*I also moved the top resources and classes to the events/resources page to make them easier to find – so check that page out when you get the chance.
There will be a lot more written about this topic in the future as this will just scratch the surface. But after the comments on last weeks Dreamlike post, it seems like seeing those loose groupings helped many of you start to see the potential in thinking this way with your work.
And if you have the time this winter, I highly suggest going through the editing class as you will really be able to see these ideas in action.
Thinking about your work in a cohesive way can be a long process to develop, but I think it is one of the most rewarding aspects of photography.
Here are the photos that you all sent in for the Dreamlike challenge. And make sure to click the photos to see them larger because the verticals are cropped in the thumbnails.
I’m going to let the photos do the overall talking, but I was impressed and really intrigued with the variety of work sent in. This was not an easy challenge. There is black and white, color, abstract, environmental, and people scenes, scenes from in the home, blurry or hazy photos, sharp photos. And most importantly, there’s a lot of feeling here.
The first three sets you see here I grouped myself as small themes to show how you can build a feeling and narrative (and there will be more on that in next week’s post).
You can see how with time one could create a whole consistent body of work that has this idea and feel, if they wanted to. It’s just a mixture of getting out there, looking for the right moments, being in the right frame of mind, editing, and sequencing.
Congrats on making it through 2020. I know it wasn’t easy on any of us, and here’s to getting through the winter and having things look up after that.
First is to please email me anywhere from 1-5 of your dreamlike photos by Jan 5th to [email protected].
Pardon if you’ve noticed any errors with my notifications and through your email. Those should be fixed now but occasional development still continues on custom changes, so if you notice any issues, please let me know!
Also, I added an Instagram link area to your profile. If you’d like people to follow you there, please fill that out and you can then look through other’s profiles to find the links once they fill them out. You can also click this link and click ‘follow’ to follow the #homephotosalon tag (and if you feel like it, please tag your photos with the hashtag!) https://www.instagram.com/explore/tags/homephotosalon/
An Editing Class for the New Year
I just ported over a 3-and-a-half-hour editing course from my website over here called Editing and Putting Together a Portfolio in Street Photography. You can also find the link on the left column bar of the website and in the top links of the Inspiration panel. The course includes every aspect I can think of all the way from importing photos, organizing, editing, examples of my editing, printing, creating book mockups, going over a few of my projects, and evaluating the editing of five photographers.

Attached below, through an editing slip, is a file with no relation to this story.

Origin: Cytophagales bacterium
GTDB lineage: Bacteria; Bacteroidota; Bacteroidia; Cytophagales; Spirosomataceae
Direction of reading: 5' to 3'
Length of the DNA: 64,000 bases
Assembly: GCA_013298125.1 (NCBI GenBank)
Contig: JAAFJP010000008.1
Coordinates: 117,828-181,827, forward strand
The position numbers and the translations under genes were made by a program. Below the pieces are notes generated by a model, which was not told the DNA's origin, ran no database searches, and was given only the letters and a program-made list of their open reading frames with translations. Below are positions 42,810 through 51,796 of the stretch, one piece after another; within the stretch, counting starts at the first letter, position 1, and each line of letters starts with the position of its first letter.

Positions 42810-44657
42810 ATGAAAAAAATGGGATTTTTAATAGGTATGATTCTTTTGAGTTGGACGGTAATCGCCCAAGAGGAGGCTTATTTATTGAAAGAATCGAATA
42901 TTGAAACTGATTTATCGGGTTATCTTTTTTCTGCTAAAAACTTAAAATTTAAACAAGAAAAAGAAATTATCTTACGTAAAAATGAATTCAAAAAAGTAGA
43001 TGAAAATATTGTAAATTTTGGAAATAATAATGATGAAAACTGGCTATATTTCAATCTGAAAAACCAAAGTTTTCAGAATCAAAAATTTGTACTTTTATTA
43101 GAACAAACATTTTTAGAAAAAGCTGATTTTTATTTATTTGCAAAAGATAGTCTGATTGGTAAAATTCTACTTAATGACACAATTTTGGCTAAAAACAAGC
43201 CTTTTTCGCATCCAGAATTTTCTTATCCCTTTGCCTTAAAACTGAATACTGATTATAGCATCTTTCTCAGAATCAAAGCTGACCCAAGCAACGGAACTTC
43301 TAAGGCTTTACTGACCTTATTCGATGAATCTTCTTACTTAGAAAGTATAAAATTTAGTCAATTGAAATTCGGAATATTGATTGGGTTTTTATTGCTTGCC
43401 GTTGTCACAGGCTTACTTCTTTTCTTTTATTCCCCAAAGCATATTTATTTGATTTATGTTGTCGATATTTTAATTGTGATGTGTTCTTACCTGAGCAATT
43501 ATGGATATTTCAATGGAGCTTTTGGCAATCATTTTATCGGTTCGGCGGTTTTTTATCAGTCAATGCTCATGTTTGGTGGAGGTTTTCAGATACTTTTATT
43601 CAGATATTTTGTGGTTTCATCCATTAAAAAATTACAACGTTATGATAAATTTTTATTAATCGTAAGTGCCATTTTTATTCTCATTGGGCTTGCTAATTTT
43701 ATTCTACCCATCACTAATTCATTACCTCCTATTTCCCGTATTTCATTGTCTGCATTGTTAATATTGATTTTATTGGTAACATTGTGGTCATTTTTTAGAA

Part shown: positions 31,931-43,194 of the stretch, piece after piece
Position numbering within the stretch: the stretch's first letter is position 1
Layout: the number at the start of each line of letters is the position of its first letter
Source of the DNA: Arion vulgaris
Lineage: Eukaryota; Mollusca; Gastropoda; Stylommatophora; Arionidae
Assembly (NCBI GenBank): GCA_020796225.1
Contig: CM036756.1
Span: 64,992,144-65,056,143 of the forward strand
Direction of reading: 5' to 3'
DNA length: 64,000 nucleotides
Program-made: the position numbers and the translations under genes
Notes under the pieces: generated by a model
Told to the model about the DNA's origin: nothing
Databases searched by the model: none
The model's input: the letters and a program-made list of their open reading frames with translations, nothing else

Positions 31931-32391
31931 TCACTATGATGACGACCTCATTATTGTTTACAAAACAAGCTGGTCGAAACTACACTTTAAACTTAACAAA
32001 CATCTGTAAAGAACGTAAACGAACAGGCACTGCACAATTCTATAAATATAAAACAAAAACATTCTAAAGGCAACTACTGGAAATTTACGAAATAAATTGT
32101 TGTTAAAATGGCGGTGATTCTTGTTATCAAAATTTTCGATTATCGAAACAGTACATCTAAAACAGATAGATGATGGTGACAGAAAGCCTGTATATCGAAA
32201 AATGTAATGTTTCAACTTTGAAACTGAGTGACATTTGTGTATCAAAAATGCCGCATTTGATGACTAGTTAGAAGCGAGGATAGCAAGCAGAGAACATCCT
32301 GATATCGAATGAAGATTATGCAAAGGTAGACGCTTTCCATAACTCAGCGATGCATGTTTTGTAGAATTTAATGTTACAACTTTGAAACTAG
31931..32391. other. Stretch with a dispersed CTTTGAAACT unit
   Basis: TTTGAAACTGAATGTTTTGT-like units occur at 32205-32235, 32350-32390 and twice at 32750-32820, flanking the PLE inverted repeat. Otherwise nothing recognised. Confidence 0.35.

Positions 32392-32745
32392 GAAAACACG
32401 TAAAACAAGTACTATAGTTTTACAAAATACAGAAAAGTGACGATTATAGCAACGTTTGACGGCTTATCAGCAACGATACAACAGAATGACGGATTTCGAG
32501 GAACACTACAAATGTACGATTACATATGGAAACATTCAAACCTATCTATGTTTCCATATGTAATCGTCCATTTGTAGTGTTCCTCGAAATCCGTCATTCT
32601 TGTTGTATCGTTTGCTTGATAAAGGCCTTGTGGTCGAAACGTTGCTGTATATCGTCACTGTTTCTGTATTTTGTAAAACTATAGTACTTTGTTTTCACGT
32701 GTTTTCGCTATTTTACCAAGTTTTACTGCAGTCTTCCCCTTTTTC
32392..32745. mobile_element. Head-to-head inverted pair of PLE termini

You can find the class in your right profile area under ‘Courses’ or on ‘Top Posts’ in the Inspiration Section. The class should have you entirely up to speed with editing in only 3.5 hours.
Pardon the repeat photos from last week, but you’ll see why.
Happy Holidays and upcoming New Year!
If you haven’t checkout out last week’s shooting in quiet areas post, here’s the link. Make sure to check out the comments below as there are so many good ones. I really enjoyed everyone’s thoughts – they’re fantastic. I’ve been so pleased with the commenting so far so keep it coming!
Next, for those of you who haven’t been able to see Vin’s fantastic family set, she created a profile album so everyone could see. Here’s the link, but you may have to friend her to see it, not sure though. Leave a comment!
For those of you in group Levitt, I also wanted to introduce you to the work of Taisuke Sato who recently joined from Japan. He has two albums of very different but wonderful work – At the Countryside and Walking Around Nagoya – Please leave comments!
The term street photography is often thought to mean photographs of people, and usually in big and busy cities, usually walking along the sidewalks. But this couldn’t be further from the truth.
It’s a big part of it yes, but it’s only a part.
Street (or social) photography is a sensibility, one that can and should be done anywhere and everywhere. It’s a way of observing our surroundings, sharing our surroundings, and often sharing our feelings and interpretations of these surroundings.